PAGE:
I know, you’d think that’s self-explanatory. But given the glut of tactless and staggeringly stupid correspondence we receive on a near-daily basis here at the Scene, it apparently needs to be said. While it’s true that making it in showbiz requires some go-getter tenacity, there are right ways and wrong ways to get the all-important exposure it’s gonna take to illuminate your shooting star for the world to see.
One of the right ways to do this is by playing out so much that the movers and shakers of the scene you aspire to conquer can’t help but notice you. And if they notice you, they’ll notice if you’re awesome. So don’t hesitate when it comes to being awesome. Among the many wrong ways to court attention is by sending emails like this Letter to the Editor, received by the Scene yesterday and posted below (sic):
What does it take to get an artist feature in Nashville Scene? I'm a pop rnb singer looking to get more press media coverage. I just need to know how much a front cover feature is.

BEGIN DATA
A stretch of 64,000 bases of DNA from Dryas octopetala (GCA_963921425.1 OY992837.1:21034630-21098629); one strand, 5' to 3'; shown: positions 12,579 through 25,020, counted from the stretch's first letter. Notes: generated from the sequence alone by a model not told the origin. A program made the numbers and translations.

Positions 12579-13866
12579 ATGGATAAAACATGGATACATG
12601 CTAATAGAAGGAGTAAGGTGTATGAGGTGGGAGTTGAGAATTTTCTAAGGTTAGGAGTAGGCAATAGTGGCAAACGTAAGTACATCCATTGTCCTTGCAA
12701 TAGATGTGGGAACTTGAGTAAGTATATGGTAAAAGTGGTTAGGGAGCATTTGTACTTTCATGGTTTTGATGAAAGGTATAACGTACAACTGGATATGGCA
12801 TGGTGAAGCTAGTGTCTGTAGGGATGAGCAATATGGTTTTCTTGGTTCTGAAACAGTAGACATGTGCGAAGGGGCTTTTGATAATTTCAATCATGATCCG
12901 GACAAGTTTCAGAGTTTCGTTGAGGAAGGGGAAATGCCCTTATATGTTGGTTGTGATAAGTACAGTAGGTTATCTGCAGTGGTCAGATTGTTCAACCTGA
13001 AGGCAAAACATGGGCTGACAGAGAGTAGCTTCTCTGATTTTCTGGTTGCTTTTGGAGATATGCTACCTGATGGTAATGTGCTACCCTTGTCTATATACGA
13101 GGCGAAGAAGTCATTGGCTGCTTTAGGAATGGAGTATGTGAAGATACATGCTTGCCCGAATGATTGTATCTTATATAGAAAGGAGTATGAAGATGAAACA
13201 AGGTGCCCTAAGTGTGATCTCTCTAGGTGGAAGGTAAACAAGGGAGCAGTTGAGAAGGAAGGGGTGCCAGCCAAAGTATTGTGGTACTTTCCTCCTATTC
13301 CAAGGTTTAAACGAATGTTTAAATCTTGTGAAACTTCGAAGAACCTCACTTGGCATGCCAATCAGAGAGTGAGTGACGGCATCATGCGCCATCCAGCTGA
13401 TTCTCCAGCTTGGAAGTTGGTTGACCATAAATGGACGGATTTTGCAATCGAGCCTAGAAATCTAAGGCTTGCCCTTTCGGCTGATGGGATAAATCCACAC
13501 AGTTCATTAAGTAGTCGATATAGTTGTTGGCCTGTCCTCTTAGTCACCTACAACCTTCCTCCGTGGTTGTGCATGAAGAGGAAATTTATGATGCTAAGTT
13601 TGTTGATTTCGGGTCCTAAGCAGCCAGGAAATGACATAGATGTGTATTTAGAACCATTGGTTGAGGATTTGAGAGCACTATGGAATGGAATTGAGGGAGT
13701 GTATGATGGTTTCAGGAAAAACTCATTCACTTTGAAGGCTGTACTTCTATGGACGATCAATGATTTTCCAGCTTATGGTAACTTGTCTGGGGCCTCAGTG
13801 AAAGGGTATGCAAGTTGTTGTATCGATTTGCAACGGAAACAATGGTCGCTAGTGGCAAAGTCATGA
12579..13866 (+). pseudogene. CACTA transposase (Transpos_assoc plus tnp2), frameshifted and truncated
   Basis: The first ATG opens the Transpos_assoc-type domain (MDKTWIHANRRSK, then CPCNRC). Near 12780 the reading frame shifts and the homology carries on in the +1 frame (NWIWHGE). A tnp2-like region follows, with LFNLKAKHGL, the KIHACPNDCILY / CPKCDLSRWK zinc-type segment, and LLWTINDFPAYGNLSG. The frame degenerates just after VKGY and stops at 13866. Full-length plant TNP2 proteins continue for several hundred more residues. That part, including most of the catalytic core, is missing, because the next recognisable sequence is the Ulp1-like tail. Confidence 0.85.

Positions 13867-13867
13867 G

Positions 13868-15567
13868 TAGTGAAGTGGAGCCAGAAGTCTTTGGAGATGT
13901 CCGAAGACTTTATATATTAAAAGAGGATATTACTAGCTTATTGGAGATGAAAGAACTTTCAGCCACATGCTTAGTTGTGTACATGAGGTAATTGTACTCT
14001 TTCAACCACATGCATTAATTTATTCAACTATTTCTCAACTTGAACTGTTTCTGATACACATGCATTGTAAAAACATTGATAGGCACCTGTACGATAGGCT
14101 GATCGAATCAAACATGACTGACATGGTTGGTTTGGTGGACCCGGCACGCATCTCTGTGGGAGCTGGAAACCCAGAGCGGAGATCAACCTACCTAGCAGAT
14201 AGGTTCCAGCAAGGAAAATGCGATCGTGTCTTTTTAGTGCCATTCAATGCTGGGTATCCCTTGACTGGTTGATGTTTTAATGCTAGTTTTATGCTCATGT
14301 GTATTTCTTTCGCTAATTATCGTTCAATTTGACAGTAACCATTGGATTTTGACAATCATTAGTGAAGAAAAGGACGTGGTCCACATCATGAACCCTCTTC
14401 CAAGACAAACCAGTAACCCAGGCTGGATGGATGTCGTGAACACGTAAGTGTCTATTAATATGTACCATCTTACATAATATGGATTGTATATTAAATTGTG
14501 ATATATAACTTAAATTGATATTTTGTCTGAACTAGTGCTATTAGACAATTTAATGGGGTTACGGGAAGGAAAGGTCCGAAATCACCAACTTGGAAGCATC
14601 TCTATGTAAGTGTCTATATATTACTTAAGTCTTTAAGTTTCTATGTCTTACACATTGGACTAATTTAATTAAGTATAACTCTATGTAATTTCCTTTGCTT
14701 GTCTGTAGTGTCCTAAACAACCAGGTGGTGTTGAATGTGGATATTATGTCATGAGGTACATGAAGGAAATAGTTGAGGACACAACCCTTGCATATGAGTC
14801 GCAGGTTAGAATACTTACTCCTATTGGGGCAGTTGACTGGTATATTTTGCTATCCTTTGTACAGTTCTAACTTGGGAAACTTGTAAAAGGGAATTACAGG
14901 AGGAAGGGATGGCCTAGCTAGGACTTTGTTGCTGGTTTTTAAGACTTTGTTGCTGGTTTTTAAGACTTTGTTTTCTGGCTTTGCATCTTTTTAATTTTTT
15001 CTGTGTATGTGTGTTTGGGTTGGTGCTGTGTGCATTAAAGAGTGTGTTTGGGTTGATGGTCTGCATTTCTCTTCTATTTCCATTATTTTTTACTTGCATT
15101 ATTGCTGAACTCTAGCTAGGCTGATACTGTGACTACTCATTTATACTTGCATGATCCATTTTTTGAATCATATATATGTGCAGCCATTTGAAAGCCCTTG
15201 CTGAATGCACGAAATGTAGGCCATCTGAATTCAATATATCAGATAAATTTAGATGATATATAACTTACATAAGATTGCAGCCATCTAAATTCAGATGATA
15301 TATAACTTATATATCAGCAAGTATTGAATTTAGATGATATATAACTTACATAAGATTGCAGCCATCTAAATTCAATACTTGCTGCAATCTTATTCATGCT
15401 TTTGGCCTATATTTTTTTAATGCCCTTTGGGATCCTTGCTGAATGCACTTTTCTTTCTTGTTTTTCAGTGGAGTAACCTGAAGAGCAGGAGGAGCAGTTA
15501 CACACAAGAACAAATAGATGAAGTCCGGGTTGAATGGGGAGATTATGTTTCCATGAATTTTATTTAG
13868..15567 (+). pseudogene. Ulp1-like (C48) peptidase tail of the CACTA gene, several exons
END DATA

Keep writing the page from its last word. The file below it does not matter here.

OK, so in case you’re wondering, I’m not gonna post the sender’s name, nor am I gonna post the Reverb Nation link they included. I figured that would be rewarding bad behavior at worst, or embarrassing them at best. (And by "bad behavior" I mean bribery.)
Our unnamed aspiring pop star’s email starts out fairly enough, asking a pretty simple question, the answer to which I stated up top — be awesome. If you’d like to know what we at the Nashville Scene consider awesome, I’d consider reading the Nashville Scene, where we host a plethora of varied voices and writers who find awesomeness in different genres — like pop R&B, or pop rad, in case that’s what’s referred to here. I have a sneaking suspicion that the author of the email above has to employ this approach. If they do — and this goes for y’all — I’d suggest finding the contributor who seems to most cover the beat you march to, and try reaching out to him or her.
It also helps if you’re compelling too. So if you have some compelling back story that lends a riveting context to your music, you might wanna mention it, as it will likely factor into, say, a feature-length story about you, especially if it’s going to be a cover story. That reminds me — I have good news for our letter-writer above: Coverage is free! That’s right, you don’t have to pay money for it — you just have to pay your dues.
Any more questions?